My condolences for how your photos came out. It is always disappointing to get film back and find it in such poor condition. You appear to have a camera issue with film advance, potential light leaks, and possibly an issue with subpar handling by the developer/printer which resulted in a failure align negatives correctly. If you look at the top photo, on ...


4

It looks to my eye like the negatives may have been significantly underexposed or underdeveloped. This resulted in negatives with very little density (they're almost transparent). Then when the negatives were scanned and reversed to give a positive image the lab applied a lot of gain to try and draw something out of the very dark images. Green tint is a ...


4

Photos taken in... shutter priority... Overcast but bright day. You probably underexposed the image. Since digital images can be "corrected", you will need to examine the film density directly to determine exposure. Other possible issues: Did you check whether the shutter and meter in your "re-discovered" AE-1 are fully functional? Was the film expired? "...


4

The emulsion side of Kodachrome was coated with a clear protective lacquer. Perhaps it has oxidized. Additionally, this coat may attract dust and such as it can gain an electrostatic charge. Lacquer is used to protect the Kodachrome emulsion. Lacquer is made from “guncotton”. Ordinary cotton is treated with nitric acid and solvents to make lacquer. As time ...


4

If the film advanced and you heard the shutter fire, there's a good chance you captured something. Based on info mattdm provides, the film may be under or over exposed, depending on whether photos were taken indoors or out, because of the fixed shutter speed. You can try using the camera while examining the shutter to see what happens. Consider taking the ...


4

Don't wash with water if you can avoid - use film cleaner available for cine film. Try Filmrenew - search web for supplier. Formaldehyde was removed from stabilizer years ago. It was replaced by a mix of common film wetting agents plus a mild fungicide. If you must wash, and can't find a modern stabilizer, just use PhotoFlow or equivalent. You are digitizing ...


4

Seems like your shutter curtain is damaged or needs a CLA (Clean-Lubricate-Adjust) At faster shutter speeds part of the image gets blocked by the shutter curtain. The slower shutter speeds seem fine, which is illustrated by your indoor shots not having any dark areas. Getting shutters repaired is an expensive task and oftentimes it is a better option to ...


4

Can I use 50mm f2 lens to take building photos? In my case will be an Yashica ML 50mm f/2. Yes. Yes you can.


4

Usually an analogue camera does not create a double exposure when pressing the shutter again, without advancing the film. The film advance process also cocks the shutter mechanism. So if the film isn't advanced, nothing happens. There are cameras that have a special feature to do double exposures, by allowing you to re-cock the shutter without advancing the ...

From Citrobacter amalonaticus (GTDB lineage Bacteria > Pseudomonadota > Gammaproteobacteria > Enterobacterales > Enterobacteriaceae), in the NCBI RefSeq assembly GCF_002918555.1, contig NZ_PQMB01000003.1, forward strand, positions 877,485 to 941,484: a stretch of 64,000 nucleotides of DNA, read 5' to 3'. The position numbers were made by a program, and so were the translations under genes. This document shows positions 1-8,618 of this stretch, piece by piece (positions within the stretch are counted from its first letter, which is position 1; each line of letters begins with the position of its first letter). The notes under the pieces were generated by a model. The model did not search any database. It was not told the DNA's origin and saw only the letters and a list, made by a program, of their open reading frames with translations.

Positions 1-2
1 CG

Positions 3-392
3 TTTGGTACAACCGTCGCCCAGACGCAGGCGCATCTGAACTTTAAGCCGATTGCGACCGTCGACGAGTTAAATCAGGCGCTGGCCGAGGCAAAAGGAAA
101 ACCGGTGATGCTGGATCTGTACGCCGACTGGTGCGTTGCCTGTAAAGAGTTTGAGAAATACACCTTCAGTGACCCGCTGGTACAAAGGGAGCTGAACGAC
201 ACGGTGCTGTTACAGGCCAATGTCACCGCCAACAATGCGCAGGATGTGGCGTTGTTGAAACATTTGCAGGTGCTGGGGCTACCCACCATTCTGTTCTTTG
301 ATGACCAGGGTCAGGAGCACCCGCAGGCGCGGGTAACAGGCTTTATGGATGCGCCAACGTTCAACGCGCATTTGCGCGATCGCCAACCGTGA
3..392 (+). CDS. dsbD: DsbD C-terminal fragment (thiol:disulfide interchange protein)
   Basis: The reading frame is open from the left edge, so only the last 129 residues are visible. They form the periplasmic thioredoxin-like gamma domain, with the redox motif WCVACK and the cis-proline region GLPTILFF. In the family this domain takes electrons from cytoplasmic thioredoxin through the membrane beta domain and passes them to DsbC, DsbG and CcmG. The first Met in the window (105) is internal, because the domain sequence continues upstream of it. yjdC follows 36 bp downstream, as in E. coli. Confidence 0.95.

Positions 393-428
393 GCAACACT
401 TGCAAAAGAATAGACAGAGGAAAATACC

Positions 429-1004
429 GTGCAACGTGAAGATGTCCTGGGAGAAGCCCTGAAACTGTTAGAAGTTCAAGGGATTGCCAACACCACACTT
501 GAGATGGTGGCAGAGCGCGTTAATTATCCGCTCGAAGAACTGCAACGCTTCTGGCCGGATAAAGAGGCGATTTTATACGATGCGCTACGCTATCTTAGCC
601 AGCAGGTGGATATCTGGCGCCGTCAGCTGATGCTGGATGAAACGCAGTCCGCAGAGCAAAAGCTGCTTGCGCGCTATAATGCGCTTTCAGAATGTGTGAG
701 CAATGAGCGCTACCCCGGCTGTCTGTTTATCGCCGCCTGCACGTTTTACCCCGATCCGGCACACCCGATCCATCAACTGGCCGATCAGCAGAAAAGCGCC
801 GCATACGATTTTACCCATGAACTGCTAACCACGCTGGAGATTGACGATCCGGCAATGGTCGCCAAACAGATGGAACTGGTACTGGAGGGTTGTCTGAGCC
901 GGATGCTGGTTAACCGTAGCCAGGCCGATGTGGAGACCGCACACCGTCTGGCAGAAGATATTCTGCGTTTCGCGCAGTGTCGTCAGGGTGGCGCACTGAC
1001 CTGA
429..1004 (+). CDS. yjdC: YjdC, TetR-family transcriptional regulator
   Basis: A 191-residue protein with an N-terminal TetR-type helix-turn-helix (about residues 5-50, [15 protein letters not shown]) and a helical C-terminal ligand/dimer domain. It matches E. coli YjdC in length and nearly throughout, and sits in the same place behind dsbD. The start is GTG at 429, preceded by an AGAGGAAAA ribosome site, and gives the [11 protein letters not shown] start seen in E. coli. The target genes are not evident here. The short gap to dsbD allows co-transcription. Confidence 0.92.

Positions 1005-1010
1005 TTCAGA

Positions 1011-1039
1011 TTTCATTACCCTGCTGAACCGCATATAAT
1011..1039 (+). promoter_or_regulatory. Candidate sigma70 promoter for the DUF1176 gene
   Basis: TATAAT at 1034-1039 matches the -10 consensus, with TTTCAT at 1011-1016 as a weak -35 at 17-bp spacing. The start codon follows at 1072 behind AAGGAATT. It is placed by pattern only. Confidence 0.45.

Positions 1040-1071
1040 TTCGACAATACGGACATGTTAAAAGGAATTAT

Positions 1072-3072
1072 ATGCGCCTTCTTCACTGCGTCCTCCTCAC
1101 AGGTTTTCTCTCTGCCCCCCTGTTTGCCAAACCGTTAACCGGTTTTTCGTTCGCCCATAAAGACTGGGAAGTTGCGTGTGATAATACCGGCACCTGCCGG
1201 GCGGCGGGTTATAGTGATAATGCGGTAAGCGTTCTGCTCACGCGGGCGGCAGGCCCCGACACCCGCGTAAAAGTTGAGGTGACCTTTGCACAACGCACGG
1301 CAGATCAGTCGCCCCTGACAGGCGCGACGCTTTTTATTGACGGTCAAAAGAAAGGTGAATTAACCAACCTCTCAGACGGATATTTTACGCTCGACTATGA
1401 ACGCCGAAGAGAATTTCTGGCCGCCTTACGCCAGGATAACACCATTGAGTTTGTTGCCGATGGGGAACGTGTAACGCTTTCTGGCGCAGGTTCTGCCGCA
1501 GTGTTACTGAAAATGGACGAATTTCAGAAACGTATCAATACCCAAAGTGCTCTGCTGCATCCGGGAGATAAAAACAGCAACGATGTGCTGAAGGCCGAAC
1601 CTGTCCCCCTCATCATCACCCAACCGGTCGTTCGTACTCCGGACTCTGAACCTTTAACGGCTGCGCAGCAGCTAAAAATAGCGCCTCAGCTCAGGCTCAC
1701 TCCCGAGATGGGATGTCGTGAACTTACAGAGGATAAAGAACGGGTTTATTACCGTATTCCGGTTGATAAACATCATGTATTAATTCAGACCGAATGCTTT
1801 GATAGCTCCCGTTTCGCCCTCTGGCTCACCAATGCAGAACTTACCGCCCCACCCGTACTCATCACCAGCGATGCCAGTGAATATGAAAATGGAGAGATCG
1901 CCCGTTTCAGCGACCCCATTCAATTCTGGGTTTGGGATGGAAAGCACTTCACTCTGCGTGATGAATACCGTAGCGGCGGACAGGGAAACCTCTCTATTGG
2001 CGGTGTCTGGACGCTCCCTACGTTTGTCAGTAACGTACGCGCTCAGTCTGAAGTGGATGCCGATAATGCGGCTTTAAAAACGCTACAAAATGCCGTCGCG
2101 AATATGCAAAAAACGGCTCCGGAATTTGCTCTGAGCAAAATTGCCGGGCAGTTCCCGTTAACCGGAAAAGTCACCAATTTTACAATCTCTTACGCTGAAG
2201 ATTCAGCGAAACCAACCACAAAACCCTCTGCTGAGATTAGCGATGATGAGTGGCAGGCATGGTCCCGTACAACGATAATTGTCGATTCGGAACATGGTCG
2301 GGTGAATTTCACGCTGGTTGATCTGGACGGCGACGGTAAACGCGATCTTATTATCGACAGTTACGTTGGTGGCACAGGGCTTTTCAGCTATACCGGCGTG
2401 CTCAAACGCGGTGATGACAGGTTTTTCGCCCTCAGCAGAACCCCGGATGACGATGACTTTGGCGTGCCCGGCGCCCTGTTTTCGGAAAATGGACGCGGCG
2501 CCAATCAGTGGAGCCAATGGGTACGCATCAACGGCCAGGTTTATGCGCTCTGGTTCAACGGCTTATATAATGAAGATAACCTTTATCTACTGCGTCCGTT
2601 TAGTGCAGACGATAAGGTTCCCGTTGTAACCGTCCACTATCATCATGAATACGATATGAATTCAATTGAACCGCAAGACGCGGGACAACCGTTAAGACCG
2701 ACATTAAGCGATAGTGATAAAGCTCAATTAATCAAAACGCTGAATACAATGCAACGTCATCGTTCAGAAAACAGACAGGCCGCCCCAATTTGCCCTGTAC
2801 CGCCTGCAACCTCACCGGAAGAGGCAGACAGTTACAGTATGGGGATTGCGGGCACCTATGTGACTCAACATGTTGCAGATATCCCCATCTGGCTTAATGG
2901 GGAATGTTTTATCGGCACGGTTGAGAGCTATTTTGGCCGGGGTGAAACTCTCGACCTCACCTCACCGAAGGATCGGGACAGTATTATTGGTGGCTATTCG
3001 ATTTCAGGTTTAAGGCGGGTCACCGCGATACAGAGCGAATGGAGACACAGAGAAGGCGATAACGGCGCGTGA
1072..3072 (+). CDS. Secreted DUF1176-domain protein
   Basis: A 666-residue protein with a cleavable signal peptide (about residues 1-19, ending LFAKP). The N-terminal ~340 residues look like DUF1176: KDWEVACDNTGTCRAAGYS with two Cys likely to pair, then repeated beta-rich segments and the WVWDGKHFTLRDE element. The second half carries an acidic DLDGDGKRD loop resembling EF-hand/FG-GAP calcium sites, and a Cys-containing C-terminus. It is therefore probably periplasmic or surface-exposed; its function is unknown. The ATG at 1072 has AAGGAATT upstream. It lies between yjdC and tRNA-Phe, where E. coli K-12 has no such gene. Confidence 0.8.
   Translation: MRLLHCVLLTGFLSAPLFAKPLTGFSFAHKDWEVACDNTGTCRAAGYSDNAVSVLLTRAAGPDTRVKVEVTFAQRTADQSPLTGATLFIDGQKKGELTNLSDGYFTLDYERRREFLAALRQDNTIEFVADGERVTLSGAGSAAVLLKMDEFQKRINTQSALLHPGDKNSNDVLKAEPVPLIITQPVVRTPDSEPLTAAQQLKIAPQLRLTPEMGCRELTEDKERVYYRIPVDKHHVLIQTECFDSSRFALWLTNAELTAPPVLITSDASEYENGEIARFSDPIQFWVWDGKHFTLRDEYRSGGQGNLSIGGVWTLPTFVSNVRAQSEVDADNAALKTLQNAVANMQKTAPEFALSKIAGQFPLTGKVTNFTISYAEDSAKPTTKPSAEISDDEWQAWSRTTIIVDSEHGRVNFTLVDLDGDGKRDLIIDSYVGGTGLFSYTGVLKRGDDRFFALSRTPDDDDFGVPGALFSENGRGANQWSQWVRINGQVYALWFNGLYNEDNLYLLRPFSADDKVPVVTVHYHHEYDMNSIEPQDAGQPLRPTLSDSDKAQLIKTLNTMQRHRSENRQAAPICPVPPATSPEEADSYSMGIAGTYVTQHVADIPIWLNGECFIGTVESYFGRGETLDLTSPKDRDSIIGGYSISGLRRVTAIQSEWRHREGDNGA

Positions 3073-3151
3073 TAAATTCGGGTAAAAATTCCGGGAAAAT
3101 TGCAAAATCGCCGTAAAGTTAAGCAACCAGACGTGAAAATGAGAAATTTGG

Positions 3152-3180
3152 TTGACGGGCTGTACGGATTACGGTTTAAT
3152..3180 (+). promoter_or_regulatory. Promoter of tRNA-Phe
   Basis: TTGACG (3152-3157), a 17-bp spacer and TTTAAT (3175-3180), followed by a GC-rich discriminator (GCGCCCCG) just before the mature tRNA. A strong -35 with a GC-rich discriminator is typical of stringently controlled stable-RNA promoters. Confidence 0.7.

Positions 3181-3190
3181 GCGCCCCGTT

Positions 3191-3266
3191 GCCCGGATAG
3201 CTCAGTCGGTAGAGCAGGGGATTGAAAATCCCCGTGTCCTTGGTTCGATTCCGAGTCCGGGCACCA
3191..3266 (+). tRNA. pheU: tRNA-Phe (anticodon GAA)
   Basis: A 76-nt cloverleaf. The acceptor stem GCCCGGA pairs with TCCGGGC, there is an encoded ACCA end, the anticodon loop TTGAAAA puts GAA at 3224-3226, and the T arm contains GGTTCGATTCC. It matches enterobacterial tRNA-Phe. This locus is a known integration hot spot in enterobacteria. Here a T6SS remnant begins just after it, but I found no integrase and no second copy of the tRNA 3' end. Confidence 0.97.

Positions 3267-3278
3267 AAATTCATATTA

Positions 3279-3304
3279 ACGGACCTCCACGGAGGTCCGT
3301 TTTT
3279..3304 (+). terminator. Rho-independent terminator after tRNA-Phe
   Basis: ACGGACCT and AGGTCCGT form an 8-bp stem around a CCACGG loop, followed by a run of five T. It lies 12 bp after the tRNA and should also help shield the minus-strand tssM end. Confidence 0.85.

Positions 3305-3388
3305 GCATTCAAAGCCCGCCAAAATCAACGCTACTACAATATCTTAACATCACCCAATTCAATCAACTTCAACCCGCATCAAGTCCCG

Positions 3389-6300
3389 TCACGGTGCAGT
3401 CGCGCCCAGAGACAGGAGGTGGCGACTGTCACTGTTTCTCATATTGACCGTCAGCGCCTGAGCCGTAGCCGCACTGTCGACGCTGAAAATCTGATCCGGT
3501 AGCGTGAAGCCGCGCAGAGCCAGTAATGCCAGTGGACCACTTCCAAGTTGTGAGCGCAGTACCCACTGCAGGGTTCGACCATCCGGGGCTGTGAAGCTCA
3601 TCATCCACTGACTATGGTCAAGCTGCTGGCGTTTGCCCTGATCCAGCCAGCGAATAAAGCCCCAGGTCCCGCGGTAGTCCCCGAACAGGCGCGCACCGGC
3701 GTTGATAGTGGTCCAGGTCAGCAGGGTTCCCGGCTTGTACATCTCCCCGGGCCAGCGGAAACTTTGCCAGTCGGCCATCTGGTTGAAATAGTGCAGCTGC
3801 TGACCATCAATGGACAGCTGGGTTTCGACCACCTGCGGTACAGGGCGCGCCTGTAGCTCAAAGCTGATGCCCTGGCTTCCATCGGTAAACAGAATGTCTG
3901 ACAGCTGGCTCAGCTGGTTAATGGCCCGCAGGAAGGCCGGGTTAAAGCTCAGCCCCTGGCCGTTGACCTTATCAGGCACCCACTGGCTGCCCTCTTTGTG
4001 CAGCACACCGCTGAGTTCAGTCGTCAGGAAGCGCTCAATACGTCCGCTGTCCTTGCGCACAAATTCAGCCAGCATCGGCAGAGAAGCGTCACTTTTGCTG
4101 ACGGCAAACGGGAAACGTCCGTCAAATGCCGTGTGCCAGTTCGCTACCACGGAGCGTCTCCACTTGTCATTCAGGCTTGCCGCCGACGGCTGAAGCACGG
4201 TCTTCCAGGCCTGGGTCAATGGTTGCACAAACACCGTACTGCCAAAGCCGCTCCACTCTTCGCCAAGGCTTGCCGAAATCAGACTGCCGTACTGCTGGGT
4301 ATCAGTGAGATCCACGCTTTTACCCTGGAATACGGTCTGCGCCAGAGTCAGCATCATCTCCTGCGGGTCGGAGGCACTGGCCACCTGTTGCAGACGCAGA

3

Most of the frames you show look underexposed. But there are some that look like they might be okay. Can you explain in detail how you arrived at the camera settings you used? A properly functioning AE-1 on full auto shouldn't produce such underexposed negatives. Were you using Aperture priority with F22? Did you have it in manual mode and ignore the meter? ...


3

Old Leica screw-mount cameras were designed to be used with longer leaders. You have two options: Reshape the leader with scissors or other cutting implement. You may make or purchase a leader template if desired. See YouTube: How to load 35mm film in to a Screw Mount Leica. Load the film without reshaping the leader. Make sure the film is fully seated so ...


3

Your ideas may be useful for practice, but consider these points on the basis of the particular film camera you will be using: Does it have built-in metering? That is not uncommon. Does it have autofocus? That is less common, but possible. Will you be shooting color, monochrome (B/W)or a combination? Negative or slides? B/W has the greatest exposure ...


3

Your question seems to mainly focus on exposure...so let me shed some light on the topic. Disregarding your built in meter, using a hand held meter, and full manual settings is a decent exercise regardless of whether you’re shooting digital or film - knowing more about exposure never hurts. With film, you won’t get a histogram...So it’s best to learn how ...


3

Having started in film photography many years ago, one factor which was both a positive and a negative (no pun intended!) was the expense of the whole process. This meant one spent more time composing, thinking, evaluating a given shot. Unfortunately this caused missed opportunities at times, but also helped one learn the process. For example, as a ...


3

You can take building photos with any lens you have. The biggest tradeoff is in perspective - if you have a relatively long lens, the perspective is completely different than a wide-angle lens because you have to step back farther to get the entire building in. Only you can decide exactly what type of look you are aiming for. There are other tradeoffs, too -...